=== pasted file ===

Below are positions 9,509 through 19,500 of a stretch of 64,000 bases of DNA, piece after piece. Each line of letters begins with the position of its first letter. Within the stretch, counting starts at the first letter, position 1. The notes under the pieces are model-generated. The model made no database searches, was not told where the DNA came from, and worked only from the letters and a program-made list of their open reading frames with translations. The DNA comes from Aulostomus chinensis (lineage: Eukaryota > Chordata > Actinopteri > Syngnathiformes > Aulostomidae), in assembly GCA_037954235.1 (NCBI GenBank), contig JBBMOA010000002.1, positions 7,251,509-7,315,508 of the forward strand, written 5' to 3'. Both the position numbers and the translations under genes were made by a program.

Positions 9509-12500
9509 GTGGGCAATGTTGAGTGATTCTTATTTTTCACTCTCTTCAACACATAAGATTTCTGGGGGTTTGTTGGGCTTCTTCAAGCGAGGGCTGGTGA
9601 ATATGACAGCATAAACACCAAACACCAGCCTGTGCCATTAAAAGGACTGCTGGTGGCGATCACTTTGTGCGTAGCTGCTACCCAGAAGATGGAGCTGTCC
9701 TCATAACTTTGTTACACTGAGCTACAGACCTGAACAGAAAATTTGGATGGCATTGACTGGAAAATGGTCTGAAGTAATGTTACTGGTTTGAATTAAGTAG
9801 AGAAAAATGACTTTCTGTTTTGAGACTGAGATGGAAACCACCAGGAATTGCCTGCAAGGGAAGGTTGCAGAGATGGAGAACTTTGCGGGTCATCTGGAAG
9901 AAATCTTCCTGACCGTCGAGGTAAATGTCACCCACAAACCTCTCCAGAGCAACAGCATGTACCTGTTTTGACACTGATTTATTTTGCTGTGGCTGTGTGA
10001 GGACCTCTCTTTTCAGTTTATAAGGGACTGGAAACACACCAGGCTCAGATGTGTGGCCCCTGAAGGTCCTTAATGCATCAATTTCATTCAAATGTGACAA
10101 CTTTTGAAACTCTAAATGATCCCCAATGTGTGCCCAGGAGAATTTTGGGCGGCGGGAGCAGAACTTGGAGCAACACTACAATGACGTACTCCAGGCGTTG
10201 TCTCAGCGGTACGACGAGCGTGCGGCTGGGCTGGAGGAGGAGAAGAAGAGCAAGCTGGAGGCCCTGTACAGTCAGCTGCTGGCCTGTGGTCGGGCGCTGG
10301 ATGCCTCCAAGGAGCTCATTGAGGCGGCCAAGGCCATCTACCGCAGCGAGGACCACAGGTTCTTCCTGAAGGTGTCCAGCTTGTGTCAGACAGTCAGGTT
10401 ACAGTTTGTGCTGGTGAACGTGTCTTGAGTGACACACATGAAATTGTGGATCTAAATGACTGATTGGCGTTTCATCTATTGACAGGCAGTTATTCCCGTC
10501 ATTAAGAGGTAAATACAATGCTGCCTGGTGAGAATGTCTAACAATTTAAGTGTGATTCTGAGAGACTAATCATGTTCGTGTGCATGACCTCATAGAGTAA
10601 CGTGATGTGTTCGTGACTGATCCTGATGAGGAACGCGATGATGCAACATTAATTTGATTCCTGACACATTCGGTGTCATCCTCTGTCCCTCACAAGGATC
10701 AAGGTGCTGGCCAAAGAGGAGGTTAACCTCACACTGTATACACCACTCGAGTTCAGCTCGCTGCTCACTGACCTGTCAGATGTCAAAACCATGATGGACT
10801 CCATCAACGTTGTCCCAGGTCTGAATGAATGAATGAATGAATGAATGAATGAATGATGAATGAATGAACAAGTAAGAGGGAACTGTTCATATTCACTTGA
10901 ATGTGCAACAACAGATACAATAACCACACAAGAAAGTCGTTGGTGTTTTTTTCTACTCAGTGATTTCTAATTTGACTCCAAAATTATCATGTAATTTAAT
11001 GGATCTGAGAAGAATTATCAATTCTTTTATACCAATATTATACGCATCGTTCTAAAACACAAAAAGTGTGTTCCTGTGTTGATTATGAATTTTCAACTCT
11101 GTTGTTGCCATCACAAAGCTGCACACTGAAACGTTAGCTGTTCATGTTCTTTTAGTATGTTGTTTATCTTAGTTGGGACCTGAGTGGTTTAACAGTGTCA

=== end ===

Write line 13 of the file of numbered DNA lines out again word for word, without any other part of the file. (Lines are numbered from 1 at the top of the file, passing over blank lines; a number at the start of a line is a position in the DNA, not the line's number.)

10501 ATTAAGAGGTAAATACAATGCTGCCTGGTGAGAATGTCTAACAATTTAAGTGTGATTCTGAGAGACTAATCATGTTCGTGTGCATGACCTCATAGAGTAA